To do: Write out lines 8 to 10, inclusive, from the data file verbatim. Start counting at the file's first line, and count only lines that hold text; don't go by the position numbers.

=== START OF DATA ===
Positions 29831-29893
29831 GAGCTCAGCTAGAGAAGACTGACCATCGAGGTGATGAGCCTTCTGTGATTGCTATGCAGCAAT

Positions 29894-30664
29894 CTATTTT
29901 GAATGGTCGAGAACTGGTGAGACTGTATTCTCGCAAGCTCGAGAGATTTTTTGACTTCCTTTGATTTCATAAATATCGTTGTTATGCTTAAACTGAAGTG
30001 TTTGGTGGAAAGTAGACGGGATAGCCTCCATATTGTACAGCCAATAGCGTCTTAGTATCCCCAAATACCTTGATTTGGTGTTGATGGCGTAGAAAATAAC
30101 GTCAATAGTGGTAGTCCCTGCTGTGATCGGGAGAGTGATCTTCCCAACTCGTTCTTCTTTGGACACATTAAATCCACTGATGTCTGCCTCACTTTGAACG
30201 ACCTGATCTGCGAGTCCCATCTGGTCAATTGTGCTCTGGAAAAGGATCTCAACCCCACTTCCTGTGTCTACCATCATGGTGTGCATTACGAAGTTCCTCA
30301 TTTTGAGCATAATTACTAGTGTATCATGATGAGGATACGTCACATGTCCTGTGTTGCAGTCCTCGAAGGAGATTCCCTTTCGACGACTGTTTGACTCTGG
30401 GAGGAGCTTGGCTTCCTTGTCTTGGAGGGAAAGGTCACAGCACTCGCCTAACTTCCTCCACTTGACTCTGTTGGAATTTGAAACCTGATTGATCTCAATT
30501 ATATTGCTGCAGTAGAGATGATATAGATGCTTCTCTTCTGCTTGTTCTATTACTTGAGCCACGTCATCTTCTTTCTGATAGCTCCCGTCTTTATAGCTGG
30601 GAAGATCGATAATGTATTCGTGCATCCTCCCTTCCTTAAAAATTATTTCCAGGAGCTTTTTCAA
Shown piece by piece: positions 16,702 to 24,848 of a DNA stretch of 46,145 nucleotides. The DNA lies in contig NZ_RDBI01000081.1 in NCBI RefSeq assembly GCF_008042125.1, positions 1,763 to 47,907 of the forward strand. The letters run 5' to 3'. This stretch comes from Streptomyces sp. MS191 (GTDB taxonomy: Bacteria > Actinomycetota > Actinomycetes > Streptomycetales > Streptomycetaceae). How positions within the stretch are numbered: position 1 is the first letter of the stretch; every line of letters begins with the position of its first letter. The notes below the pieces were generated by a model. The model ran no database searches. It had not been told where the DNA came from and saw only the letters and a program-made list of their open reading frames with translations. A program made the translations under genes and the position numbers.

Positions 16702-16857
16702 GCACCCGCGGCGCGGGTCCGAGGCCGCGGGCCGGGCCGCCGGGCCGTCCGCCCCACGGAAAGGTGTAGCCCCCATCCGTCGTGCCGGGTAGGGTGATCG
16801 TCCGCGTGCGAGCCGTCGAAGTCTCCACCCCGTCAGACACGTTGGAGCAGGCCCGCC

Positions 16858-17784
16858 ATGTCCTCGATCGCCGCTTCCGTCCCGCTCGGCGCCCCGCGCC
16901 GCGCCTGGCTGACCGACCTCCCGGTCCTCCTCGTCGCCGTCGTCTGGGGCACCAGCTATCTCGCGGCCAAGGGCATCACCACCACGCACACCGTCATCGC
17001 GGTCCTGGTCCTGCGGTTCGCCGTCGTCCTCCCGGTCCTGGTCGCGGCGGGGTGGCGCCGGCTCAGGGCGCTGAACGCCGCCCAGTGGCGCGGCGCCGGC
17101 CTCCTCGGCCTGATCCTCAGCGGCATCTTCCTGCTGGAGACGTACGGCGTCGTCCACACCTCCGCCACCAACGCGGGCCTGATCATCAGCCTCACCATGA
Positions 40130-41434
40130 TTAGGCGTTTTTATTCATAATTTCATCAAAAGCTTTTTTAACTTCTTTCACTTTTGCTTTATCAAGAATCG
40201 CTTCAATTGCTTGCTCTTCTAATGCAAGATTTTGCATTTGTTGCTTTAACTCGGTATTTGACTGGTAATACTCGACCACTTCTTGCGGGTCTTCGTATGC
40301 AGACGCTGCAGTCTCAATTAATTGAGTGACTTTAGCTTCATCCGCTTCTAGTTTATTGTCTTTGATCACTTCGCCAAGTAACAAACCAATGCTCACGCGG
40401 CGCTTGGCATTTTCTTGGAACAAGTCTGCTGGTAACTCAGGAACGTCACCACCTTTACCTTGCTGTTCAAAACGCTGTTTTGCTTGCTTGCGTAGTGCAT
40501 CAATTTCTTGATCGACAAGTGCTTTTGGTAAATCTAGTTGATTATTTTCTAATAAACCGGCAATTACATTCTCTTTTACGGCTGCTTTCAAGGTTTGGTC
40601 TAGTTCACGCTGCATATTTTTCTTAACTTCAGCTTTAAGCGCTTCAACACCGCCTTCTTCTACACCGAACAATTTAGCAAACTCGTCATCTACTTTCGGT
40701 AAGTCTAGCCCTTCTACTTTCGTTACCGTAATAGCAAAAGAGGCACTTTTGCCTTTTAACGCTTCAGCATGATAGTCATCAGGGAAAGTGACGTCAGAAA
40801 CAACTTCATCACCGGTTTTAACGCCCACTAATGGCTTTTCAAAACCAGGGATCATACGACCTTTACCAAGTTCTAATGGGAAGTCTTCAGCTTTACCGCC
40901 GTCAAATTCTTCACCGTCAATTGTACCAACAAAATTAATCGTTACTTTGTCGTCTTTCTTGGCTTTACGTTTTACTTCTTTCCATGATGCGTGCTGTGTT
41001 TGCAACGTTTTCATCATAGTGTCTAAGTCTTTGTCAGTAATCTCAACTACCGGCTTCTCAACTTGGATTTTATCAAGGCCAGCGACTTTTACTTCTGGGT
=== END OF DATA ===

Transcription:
30201 ACCTGATCTGCGAGTCCCATCTGGTCAATTGTGCTCTGGAAAAGGATCTCAACCCCACTTCCTGTGTCTACCATCATGGTGTGCATTACGAAGTTCCTCA
30301 TTTTGAGCATAATTACTAGTGTATCATGATGAGGATACGTCACATGTCCTGTGTTGCAGTCCTCGAAGGAGATTCCCTTTCGACGACTGTTTGACTCTGG
30401 GAGGAGCTTGGCTTCCTTGTCTTGGAGGGAAAGGTCACAGCACTCGCCTAACTTCCTCCACTTGACTCTGTTGGAATTTGAAACCTGATTGATCTCAATT